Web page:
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OSHA and the coronavirus: The Occupational Safety and Health Administration said it levied $3,930,381 in proposed penalties against some 300 employers for Covid-related health and safety violations from the start of the pandemic through December 31. Most of the companies have been hospitals, clinics and nursing homes, although other establishments, such as food processing plants, have also been cited for violations. A list of those cited by the federal agency is here. It does not include companies  cited by state job-safety agencies.

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Flint indictments: Former Michigan Gov. Rick Snyder and eight other officials have been indicted for their roles in the Flint water scandal, in which the majority-Black city’s drinking water was polluted with lead and was blamed for an outbreak of Legionnaires’ disease that sickened 90 and killed 12 in 2014-15, Ars Technica reports. The charges include felonies and misdemeanors. Snyder faces two misdemeanor charges of willful neglect of duty, which can be punished by up to a year in prison and a $1,000 fine.

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Clearing the air: Toyota will pay a $180 million civil penalty to settle allegations that it systematically violated the Clean Air Act for a decade by delaying reporting of defective parts that resulted in higher emissions of air pollutants. “Toyota failed to report mandatory information about potential defects in their cars to the EPA, keeping the agency in the dark and evading oversight,” said EPA Assistant Administrator Susan Bodine. David Shepardson reports for Reuters that while sources said the government sought a higher civil penalty, the $180 million fine is still the largest civil penalty for violation of EPA’s emission-reporting requirements to date.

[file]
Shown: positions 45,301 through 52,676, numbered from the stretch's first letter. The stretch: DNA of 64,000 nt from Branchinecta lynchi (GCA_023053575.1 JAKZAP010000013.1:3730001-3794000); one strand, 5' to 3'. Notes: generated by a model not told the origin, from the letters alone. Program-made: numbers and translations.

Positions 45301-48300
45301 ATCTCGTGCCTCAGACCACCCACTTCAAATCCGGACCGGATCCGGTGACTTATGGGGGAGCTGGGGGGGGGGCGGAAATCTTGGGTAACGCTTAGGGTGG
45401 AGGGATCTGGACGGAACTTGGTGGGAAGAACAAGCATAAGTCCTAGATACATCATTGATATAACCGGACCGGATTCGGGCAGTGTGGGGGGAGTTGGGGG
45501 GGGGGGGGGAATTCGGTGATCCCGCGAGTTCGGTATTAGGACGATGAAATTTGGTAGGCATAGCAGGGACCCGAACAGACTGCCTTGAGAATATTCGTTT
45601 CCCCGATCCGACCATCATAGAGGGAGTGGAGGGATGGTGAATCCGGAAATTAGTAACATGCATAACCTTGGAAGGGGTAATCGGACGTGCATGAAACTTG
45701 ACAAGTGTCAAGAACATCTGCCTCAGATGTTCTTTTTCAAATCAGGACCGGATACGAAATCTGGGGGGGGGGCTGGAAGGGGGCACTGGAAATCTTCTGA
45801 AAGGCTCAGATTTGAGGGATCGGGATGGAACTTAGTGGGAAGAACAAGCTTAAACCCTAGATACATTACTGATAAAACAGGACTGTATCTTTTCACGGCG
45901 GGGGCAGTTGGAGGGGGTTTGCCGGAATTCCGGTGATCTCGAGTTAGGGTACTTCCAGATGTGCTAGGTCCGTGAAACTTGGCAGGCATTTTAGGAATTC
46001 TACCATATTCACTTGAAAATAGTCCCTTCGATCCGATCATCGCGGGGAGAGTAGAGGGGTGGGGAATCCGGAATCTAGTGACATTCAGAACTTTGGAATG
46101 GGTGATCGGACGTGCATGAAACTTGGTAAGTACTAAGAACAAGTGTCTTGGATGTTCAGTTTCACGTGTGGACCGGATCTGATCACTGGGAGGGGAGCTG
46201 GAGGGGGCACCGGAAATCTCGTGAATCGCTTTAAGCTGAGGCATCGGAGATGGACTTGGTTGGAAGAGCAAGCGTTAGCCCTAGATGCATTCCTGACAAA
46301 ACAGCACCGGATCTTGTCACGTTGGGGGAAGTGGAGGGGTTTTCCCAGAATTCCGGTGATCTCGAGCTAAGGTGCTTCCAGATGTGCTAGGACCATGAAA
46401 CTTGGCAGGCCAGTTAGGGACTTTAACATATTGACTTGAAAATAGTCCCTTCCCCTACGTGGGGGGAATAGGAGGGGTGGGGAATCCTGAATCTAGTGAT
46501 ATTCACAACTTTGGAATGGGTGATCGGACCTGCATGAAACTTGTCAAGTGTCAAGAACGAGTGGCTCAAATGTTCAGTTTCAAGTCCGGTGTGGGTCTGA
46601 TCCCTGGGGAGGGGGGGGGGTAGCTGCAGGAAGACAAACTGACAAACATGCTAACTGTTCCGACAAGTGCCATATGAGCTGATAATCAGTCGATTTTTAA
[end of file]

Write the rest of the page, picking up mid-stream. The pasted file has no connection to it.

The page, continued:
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Auto industry savings: The Trump administration has delayed the start of higher penalties for automakers that fail to meet fuel efficiency standards, which could save the companies hundreds of millions of dollars, Shepardson writes for Reuters. Environmental groups have pointed out that U.S. fuel economy fines lost nearly 75 percent of their original value because fines had been increased only once since 1975. As FairWarning reported in December, administration officials at the National Highway Traffic Safety Administration had long resisted a mandate to raise penalties on automakers that violate mileage standards under a 2015 law requiring federal agencies to adjust penalties for inflation. The Trump administration claimed that the law didn’t apply to the fuel economy program, but in August a federal appeals court rejected that argument. Dave Cooke, vehicles analyst at the Union of Concerned Scientists, told Reuters that regulators were “doing some last-minute favors” for automakers.

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Bad grades: The nonprofit group Advocates for Highway and Auto Safety is out with its annual report card on states with the best and worst sets of laws aimed at reducing injuries and deaths on the nation’s roads. Only eight states got “good” ratings for having strong laws on such things as impaired and distracted driving, restrictions on teen drivers and child passenger safety– California, New York, Rhode Island, Washington, Delaware, Maine, Oregon and Louisiana, along with  Washington D.C.

FairWarning contributor Jessica McKenzie is an independent journalist. Find more of her work at jessicastarmckenzie.com.